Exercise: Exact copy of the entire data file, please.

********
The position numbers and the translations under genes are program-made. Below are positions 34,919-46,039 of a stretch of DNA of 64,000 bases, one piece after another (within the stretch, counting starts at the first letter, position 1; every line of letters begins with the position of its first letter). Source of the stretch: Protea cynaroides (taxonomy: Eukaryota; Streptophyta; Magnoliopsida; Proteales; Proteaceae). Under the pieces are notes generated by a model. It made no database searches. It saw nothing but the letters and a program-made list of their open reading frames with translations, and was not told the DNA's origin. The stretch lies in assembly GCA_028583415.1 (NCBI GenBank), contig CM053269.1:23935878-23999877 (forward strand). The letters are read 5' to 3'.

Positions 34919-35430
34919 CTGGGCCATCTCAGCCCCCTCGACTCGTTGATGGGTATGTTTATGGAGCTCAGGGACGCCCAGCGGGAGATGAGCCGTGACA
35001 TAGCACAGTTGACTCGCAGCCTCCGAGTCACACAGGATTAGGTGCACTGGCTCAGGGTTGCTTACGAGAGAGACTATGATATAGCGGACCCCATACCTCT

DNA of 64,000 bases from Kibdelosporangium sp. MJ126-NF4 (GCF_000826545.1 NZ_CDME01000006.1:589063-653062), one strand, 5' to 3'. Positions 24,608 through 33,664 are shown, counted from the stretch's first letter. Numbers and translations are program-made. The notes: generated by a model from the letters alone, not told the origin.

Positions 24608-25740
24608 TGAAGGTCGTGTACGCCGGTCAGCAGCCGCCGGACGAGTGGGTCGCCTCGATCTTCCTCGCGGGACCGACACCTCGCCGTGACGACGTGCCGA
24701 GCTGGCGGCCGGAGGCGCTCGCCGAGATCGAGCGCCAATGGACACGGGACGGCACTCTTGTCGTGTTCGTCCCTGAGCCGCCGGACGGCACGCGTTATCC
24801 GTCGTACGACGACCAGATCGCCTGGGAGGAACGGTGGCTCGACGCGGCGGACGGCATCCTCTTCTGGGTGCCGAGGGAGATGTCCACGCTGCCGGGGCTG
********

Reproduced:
The position numbers and the translations under genes are program-made. Below are positions 34,919-46,039 of a stretch of DNA of 64,000 bases, one piece after another (within the stretch, counting starts at the first letter, position 1; every line of letters begins with the position of its first letter). Source of the stretch: Protea cynaroides (taxonomy: Eukaryota; Streptophyta; Magnoliopsida; Proteales; Proteaceae). Under the pieces are notes generated by a model. It made no database searches. It saw nothing but the letters and a program-made list of their open reading frames with translations, and was not told the DNA's origin. The stretch lies in assembly GCA_028583415.1 (NCBI GenBank), contig CM053269.1:23935878-23999877 (forward strand). The letters are read 5' to 3'.

Positions 34919-35430
34919 CTGGGCCATCTCAGCCCCCTCGACTCGTTGATGGGTATGTTTATGGAGCTCAGGGACGCCCAGCGGGAGATGAGCCGTGACA
35001 TAGCACAGTTGACTCGCAGCCTCCGAGTCACACAGGATTAGGTGCACTGGCTCAGGGTTGCTTACGAGAGAGACTATGATATAGCGGACCCCATACCTCT

DNA of 64,000 bases from Kibdelosporangium sp. MJ126-NF4 (GCF_000826545.1 NZ_CDME01000006.1:589063-653062), one strand, 5' to 3'. Positions 24,608 through 33,664 are shown, counted from the stretch's first letter. Numbers and translations are program-made. The notes: generated by a model from the letters alone, not told the origin.

Positions 24608-25740
24608 TGAAGGTCGTGTACGCCGGTCAGCAGCCGCCGGACGAGTGGGTCGCCTCGATCTTCCTCGCGGGACCGACACCTCGCCGTGACGACGTGCCGA
24701 GCTGGCGGCCGGAGGCGCTCGCCGAGATCGAGCGCCAATGGACACGGGACGGCACTCTTGTCGTGTTCGTCCCTGAGCCGCCGGACGGCACGCGTTATCC
24801 GTCGTACGACGACCAGATCGCCTGGGAGGAACGGTGGCTCGACGCGGCGGACGGCATCCTCTTCTGGGTGCCGAGGGAGATGTCCACGCTGCCGGGGCTG